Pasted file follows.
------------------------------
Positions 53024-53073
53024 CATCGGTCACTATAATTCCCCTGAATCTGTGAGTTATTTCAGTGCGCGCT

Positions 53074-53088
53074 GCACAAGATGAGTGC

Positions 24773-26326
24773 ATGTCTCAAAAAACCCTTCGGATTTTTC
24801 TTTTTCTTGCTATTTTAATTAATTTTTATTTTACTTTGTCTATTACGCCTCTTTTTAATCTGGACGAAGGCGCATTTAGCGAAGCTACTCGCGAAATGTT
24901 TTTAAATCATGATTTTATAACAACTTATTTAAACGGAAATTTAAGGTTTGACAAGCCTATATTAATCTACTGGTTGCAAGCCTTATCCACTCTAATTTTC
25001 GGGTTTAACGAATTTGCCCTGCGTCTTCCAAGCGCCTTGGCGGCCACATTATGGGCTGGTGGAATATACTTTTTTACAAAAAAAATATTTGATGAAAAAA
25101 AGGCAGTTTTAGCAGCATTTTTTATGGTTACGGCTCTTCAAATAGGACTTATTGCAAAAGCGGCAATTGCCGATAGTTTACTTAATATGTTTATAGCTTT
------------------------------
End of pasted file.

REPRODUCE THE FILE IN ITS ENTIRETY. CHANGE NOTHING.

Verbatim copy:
Positions 53024-53073
53024 CATCGGTCACTATAATTCCCCTGAATCTGTGAGTTATTTCAGTGCGCGCT

Positions 53074-53088
53074 GCACAAGATGAGTGC

Positions 24773-26326
24773 ATGTCTCAAAAAACCCTTCGGATTTTTC
24801 TTTTTCTTGCTATTTTAATTAATTTTTATTTTACTTTGTCTATTACGCCTCTTTTTAATCTGGACGAAGGCGCATTTAGCGAAGCTACTCGCGAAATGTT
24901 TTTAAATCATGATTTTATAACAACTTATTTAAACGGAAATTTAAGGTTTGACAAGCCTATATTAATCTACTGGTTGCAAGCCTTATCCACTCTAATTTTC
25001 GGGTTTAACGAATTTGCCCTGCGTCTTCCAAGCGCCTTGGCGGCCACATTATGGGCTGGTGGAATATACTTTTTTACAAAAAAAATATTTGATGAAAAAA
25101 AGGCAGTTTTAGCAGCATTTTTTATGGTTACGGCTCTTCAAATAGGACTTATTGCAAAAGCGGCAATTGCCGATAGTTTACTTAATATGTTTATAGCTTT